Best U.S. Real Estate Markets for First-Time Home Buyers in 2015
Real estate in the U.S. has always followed the law of supply and demand. Whenever the economy is doing well, real estate is a thriving industry. In the early 1990’s and mid 2000’s, various recessions hit the U.S, which caused the real estate market to crash. Nowadays, it seems as if the real estate market is as stable as ever, with U.S markets such as New York, Los Angeles, and Washington being the most expensive places to buy homes in. For new homeowners, buying an affordable home really depends on where you plan to live for 2015; these are perhaps the best markets to invest in:
Atlanta is currently the top market that many experts predict will be the cheapest for investors to buy homes in. The cost of investing in Atlanta is currently very low yet experts agree that this will change in 2015 as more and more homeowners are expected to invest in this city.
The second best market in 2015 that investors should consider buying homes in is Dallas, which has a booming economy due to the numerous jobs available in many industries such as food, medicine, and education. The city is expected to make a lot of progress in providing employment, which should work parallel at improving investments on housing real estate.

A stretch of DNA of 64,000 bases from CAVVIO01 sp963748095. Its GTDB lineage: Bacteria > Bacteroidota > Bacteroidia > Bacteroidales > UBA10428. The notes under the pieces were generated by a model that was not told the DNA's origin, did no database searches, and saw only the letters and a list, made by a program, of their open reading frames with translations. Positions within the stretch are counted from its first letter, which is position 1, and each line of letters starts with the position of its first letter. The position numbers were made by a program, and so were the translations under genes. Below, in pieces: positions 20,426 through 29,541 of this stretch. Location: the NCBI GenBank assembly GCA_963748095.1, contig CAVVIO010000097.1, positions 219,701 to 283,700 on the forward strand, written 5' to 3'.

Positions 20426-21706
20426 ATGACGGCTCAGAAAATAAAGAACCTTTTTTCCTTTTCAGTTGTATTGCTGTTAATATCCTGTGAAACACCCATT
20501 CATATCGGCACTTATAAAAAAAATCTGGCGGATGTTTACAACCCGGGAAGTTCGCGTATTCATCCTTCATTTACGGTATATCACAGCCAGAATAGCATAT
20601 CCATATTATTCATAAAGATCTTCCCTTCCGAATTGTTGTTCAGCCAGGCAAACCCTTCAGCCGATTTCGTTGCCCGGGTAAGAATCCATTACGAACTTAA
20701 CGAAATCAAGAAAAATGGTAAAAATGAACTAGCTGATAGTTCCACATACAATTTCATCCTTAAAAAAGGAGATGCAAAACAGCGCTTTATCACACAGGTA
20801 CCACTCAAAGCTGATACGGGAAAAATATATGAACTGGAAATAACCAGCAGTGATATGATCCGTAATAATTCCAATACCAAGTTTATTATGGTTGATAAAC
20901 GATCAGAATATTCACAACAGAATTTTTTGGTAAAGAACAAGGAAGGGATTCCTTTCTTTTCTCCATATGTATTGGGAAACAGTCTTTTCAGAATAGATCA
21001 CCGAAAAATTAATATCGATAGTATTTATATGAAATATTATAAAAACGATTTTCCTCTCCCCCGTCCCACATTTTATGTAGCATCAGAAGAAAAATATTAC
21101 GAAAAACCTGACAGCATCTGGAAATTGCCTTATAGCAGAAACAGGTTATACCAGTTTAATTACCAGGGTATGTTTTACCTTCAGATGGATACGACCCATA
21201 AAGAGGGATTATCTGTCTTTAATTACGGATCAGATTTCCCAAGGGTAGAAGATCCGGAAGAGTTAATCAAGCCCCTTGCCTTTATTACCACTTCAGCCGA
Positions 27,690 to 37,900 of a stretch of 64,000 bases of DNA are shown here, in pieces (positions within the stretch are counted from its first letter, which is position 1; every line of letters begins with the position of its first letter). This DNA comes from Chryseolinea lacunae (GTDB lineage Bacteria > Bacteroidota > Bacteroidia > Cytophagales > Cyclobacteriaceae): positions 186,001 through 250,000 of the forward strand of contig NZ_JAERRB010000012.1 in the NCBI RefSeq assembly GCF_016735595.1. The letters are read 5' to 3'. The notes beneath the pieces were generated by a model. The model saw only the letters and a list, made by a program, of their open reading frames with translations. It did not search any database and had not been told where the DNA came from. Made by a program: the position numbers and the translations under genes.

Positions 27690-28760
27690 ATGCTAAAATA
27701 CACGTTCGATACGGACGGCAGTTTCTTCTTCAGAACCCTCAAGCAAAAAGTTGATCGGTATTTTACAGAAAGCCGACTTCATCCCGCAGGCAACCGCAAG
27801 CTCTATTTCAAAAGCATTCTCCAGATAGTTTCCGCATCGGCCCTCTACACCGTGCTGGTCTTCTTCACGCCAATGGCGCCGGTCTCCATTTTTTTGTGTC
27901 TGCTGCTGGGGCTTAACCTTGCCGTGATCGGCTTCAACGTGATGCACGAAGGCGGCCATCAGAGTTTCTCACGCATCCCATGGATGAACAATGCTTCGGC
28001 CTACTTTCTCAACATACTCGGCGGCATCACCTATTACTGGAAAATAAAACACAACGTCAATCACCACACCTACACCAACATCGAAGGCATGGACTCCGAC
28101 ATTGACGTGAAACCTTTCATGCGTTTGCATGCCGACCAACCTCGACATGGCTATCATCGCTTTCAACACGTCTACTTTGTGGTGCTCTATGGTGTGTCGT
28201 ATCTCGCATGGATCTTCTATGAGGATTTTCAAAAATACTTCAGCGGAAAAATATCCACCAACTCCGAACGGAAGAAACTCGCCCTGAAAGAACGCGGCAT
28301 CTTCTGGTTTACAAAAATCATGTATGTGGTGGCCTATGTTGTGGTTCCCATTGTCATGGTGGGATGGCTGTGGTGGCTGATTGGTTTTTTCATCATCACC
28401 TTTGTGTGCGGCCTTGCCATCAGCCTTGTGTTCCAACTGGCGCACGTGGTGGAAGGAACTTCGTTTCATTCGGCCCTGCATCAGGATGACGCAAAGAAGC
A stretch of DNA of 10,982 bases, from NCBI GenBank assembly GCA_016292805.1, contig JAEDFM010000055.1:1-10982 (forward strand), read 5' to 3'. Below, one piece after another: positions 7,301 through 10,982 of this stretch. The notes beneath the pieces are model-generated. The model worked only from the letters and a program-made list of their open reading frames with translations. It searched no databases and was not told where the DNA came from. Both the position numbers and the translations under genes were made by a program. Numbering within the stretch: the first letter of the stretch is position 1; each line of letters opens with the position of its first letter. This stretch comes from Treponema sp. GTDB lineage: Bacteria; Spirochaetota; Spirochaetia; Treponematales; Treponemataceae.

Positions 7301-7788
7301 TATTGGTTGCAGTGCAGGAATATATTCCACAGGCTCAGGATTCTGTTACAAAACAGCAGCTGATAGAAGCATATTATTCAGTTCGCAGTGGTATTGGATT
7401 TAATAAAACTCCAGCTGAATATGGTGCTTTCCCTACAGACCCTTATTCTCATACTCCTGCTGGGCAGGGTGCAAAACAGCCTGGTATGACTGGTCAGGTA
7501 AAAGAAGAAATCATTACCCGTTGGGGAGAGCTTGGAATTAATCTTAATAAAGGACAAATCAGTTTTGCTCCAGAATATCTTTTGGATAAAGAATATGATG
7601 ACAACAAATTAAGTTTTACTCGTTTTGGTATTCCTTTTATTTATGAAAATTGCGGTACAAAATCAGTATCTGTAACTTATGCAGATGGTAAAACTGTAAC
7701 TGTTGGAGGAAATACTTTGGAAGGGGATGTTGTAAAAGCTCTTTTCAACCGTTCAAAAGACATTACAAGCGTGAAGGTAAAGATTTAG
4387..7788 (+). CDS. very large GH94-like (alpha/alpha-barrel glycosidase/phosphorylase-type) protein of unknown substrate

- Des Moines
Des Moines, Iowa was a very surprising entry that made the list of most affordable housing real estate markets for 2015. The reason for this is because this market features some of the most affordable housing in the nation. Additionally, the market is set to make a substantial improvement in providing jobs, which should allow more people to relocate here.
Since the recession, Denver was one of the fastest markets to recover due to the healthy rate of employment that continued on till today. For 2015, experts predict an improvement in the rate of employment, which should improve the number of people living in Denver.
What makes Houston a likely candidate for best market for housing real estate is that this city is economically diverse with petroleum, education, and medicine being the primary markets that offer a substantial number of jobs. It is also one of the largest cities in the U.S, which has more than enough land to provide housing and other real estate ventures.
Like Iowa, Minneapolis also features one of the most affordable housing in the nation. It also has one of the lowest unemployment rates, which allows people to afford investing in homes. This is why for the year 2015, many experts agree that Minneapolis will only attract more investors to buy property and even relocate here.
The housing market in Phoenix suffered substantially during the recession. With a dip in the housing prices, many people immediately relocated to this city to invest. Today, however, many experts believe that the market will make a complete recovery, allowing previous home investors to make substantial profits selling their homes.
Passing that Exam!